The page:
Mr. Miracle

Brian Boyle was nearly killed when a dump truck blindsided his car. Three years later, he'll compete in Hawaii's Ironman triathlon

October 12, 2007|By Article by Candus Thomson | Article by Candus Thomson,Sun reporter

WELCOME -- Three years after a car accident almost crushed the life out of him, Brian Boyle's body is catching up with his spirit.

Tomorrow, the St. Mary's College junior will toe the starting line with more than 1,500 triathletes to compete in the Ford Ironman World Championship in Kailua-Kona, Hawaii. The competition - a marathon run, a 112-mile bike ride and a 2.4-mile swim - tests the physical and mental limits of participants. But, in many ways, that's the easy part for Boyle, whose muscled torso is stitched with angry-looking scars and whose skin still releases flecks of black paint and shards of glass.

Winning isn't in the cards. Boyle, 21, has been training for a few months and has only a half-triathlon and last month's Annapolis Triathlon under his belt. But winning, he says, isn't the point - at least for now.

"Friends say, `Brian, you're a miracle.' I didn't believe it at first. I was [angry]. I was bitter. But I believe that now. I want to inspire people who have been in an accident, regular people who don't have hope. I want to ignite the fire in them," he says.

Coming home from swimming practice on a back road near his Charles County home on July 6, 2004, Brian Boyle reached the intersection of Poorhouse and Ridley roads, a dangerous junction with limited visibility that has been a source of contention in the neighborhood. As he eased his Chevy Camaro out from the stop sign, a massive dump truck roared from the blind spot to his left and plowed into the driver's side door.

"I was going home, and that's the last thing I remember," he says. "The mind is good that way."

Pictures taken by the La Plata Volunteer Fire Department show there was little left of the front seats. The list of what was wrong with Boyle seemed longer than what was still OK: His heart was dislodged, he had broken ribs, clavicle and pelvis and had lost 60 percent of his blood.

Dr. Said Daee, the head of Prince George's Hospital Center's trauma team that day, said a colleague assessing Boyle's injuries wondered aloud about the value of performing surgery.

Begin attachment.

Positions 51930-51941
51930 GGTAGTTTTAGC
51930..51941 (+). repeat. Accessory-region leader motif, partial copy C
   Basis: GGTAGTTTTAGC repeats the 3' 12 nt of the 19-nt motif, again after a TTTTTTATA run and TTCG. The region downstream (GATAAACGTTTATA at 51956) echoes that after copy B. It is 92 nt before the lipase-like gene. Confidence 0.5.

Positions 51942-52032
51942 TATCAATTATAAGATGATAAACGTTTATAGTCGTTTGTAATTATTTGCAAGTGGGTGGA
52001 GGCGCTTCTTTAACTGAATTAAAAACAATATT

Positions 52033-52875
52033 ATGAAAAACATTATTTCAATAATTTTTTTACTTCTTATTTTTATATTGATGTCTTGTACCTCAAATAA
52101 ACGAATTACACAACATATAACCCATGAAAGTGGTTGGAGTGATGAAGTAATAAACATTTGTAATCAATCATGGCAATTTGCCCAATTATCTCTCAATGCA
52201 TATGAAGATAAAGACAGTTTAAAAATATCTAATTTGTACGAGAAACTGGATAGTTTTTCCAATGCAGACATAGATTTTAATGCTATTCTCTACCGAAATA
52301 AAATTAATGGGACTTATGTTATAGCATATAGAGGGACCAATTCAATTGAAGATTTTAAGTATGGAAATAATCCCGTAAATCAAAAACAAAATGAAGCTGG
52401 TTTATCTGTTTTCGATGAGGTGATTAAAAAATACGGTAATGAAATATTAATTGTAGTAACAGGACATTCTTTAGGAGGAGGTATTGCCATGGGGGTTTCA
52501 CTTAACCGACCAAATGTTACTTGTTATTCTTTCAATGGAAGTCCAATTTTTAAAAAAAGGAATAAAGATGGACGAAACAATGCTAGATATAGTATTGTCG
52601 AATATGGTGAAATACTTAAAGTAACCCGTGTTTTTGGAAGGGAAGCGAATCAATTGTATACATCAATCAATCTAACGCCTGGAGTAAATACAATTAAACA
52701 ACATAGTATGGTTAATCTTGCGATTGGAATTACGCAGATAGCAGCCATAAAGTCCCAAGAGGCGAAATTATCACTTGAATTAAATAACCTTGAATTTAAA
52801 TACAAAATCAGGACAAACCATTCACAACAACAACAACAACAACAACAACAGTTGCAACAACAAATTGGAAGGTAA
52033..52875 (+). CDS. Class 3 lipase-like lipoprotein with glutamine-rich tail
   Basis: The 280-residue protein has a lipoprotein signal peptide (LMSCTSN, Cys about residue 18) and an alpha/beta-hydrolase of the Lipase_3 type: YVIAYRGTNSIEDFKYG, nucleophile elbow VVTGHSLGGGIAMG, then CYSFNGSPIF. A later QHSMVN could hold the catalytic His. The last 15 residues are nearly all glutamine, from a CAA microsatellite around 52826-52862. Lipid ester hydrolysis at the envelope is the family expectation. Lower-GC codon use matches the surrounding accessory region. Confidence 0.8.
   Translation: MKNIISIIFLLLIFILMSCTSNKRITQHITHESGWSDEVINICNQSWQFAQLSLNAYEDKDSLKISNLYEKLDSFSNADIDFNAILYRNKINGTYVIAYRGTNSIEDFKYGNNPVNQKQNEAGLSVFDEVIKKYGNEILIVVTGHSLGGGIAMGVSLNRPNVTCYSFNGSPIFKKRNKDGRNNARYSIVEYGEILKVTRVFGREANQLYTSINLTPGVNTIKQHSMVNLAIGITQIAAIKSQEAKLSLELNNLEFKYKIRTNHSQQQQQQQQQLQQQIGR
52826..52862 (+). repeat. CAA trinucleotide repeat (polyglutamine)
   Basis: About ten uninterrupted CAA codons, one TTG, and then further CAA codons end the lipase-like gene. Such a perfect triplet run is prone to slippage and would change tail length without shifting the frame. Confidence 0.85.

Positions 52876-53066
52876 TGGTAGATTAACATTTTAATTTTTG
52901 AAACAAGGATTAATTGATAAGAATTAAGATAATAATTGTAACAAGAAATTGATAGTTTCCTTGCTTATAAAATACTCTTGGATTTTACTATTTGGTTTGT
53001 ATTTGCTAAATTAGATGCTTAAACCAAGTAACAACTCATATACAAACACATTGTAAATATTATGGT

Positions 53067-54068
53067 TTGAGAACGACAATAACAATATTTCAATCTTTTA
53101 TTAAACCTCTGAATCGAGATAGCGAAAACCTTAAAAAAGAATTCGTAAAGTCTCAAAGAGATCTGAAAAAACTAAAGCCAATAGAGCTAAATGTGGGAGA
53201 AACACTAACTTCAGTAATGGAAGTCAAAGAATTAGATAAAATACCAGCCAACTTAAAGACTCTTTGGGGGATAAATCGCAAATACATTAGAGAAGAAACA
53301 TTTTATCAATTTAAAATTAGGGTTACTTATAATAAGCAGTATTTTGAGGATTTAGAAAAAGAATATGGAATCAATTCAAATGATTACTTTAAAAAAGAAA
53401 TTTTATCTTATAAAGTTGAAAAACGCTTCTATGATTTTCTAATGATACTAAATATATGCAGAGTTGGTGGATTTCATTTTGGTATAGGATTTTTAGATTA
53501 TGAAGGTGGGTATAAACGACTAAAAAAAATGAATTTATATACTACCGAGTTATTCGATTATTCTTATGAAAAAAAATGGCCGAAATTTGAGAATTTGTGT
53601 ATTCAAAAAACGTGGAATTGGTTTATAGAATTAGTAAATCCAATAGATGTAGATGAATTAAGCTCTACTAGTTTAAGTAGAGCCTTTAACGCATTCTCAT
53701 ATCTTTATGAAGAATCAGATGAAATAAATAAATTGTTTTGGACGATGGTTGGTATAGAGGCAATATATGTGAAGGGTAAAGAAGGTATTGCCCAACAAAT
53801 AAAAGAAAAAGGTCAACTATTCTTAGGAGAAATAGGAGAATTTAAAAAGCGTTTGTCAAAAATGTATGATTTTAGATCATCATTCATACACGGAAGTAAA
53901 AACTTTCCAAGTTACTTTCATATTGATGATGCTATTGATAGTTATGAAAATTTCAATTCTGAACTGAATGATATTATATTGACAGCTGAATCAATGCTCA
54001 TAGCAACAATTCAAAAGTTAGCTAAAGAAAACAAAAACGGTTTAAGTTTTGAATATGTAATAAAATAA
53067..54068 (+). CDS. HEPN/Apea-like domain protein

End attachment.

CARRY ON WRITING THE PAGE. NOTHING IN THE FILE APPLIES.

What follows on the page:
"No," Daee recalls replying, "I have to do this. I have to try."

While repairing the damage, Daee says, "Two times I remember saying, `Oh God, I'm losing this guy.' Not too many people expected him to make it."

His mother, JoAnne, remembers the call from the hospital, which offered few details. But knowing that Prince George's was the region's trauma center gave her chills.

When JoAnne Boyle met her husband, Garth, in the waiting room of Prince George's Hospital Center, a nurse asked whether Brian was their only child.

"When we said, `Yes,' she got tears in her eyes," JoAnne Boyle recalls.

But whether it was the Lucky Charms he had for breakfast, the skill of the Prince George's medical team, his youth and conditioning or all of the above, Boyle survived the first day and then a second one. He spent two months in a coma as doctors worked to save his life and then to help him function again.

Total commitment

Daee, a surgeon for 27 years, insists that all the expert medical care in the world wouldn't have mattered without Boyle's youth and spirit and his parents' total commitment to their son. "He's not a crybaby. He's a fighter and a fantastic young man," Daee says.

His parents rarely left the hospital. The inside of the pantry door in his parents' kitchen is covered with 154 sticky visitor's passes from Prince George's. It wasn't long before hospital staff began talking to his parents about finding an assisted living facility closer to home. Their son, the experts said, would never walk and most likely would not be able to care for himself.

Drifting in and out of consciousness, Boyle saw his parents crying and had the vague sense that something was horribly wrong. Although he was in pain, his parents seemed to be in more.

"Every day was a roller coaster. Some ups and some downs, but mostly downs," JoAnne Boyle says. "Every day Brian looked different. Every day was a new obstacle."

Boyle acknowledges that, after the first month, when he couldn't speak or move, he gave up hope.

"I realized my dreams were over. I wanted to go to college, to be a Navy SEAL. I didn't want to be a vegetable. I said my last prayers to end the suffering. I was ready to go. I didn't care anymore," he says.

But the next thing he knew, his father was yelling at him, cursing a blue streak, telling Brian that if he didn't make it, he, Garth, wasn't going to, either.

The young man with the heart and soul of an athlete began competing - to live - again.

Having prided himself on "being Mr. Buff," Boyle was shaken to see his muscles had atrophied and he had lost more than 100 pounds. At first, he couldn't believe the tasks he faced in physical therapy. "`Brian, squeeze this towel,' they'd say," he recalls. "This towel? My therapy wasn't about learning to walk, it was about holding a towel."

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